stills from ‘the enclave’, shot on 16mm color infrared film in eastern congo, by richard mosse, 2012(left) members of mai mai yakutumba demonstrating their fighting ability in a series of simulated combat manoeuvres near fizi, south kivu, february 2012. (right) residents of a camp for internally displaced people at rubaya in southern masisi territory, north kivu. many of those living here are fleeing attacks by raia mutomboki groups. the raia are notorious for carrying out raids bare-chested, wearing only raffia skirts, banging drums, and singing war songs, before killing entire families by spear and machete. many residents of the rubaya camp recounted this kind of incident from their own experience. sickness is often rife in the camp, november 2012.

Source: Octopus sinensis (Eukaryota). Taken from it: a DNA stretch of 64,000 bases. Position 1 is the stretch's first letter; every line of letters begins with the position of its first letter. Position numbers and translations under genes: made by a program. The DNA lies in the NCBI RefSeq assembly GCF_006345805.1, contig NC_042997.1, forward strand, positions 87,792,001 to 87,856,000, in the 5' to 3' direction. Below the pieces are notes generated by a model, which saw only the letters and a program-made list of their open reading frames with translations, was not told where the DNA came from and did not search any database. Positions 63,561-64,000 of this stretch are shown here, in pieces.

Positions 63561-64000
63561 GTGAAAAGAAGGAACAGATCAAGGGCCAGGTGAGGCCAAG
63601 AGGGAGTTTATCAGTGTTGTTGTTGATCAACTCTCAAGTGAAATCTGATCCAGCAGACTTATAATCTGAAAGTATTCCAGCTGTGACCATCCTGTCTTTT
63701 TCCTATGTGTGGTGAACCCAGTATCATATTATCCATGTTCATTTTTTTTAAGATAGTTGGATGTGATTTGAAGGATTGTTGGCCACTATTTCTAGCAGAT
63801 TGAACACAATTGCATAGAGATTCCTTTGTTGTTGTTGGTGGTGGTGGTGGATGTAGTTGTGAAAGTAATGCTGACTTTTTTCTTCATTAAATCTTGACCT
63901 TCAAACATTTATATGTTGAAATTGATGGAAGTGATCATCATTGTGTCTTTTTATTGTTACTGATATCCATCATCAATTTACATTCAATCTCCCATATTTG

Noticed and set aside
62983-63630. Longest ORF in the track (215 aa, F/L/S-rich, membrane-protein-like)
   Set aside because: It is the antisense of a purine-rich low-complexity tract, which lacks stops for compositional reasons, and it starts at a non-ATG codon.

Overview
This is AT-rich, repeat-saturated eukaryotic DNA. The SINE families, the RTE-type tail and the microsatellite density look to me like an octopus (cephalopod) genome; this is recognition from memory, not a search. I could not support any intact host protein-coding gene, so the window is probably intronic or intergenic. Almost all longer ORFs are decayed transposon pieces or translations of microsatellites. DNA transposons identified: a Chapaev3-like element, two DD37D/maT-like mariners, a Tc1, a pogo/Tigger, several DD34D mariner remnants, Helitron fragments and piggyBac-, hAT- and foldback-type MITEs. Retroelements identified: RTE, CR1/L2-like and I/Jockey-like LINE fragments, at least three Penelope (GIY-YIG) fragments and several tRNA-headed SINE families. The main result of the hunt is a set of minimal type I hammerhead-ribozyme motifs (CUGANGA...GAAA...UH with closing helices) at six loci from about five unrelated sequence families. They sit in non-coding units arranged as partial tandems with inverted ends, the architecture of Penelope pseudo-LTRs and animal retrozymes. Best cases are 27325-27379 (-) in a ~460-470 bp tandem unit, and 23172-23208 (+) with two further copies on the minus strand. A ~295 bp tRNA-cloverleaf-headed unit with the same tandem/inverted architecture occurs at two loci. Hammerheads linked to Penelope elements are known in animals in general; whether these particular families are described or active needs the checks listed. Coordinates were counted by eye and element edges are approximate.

(left) three M23 rebels under colonel innocent kaina (aka ‘india queen’) standing at the deserted kanyaruchinya IDP (internally displaced persons) camp, which they had recently seized from FARDC control. the next day these rebels—a force of less than fifteen hundred—pushed onward for goma, where they were victorious against FARDC troops and their UN support, which included indian helicopter gunships. witnesses say that rwandan army troops came across the border to assist the M23, which is widely viewed as a rwandan proxy force operating in congo.(right) women mourn their deceased relation at his funeral near baraka, south kivu, february 2012.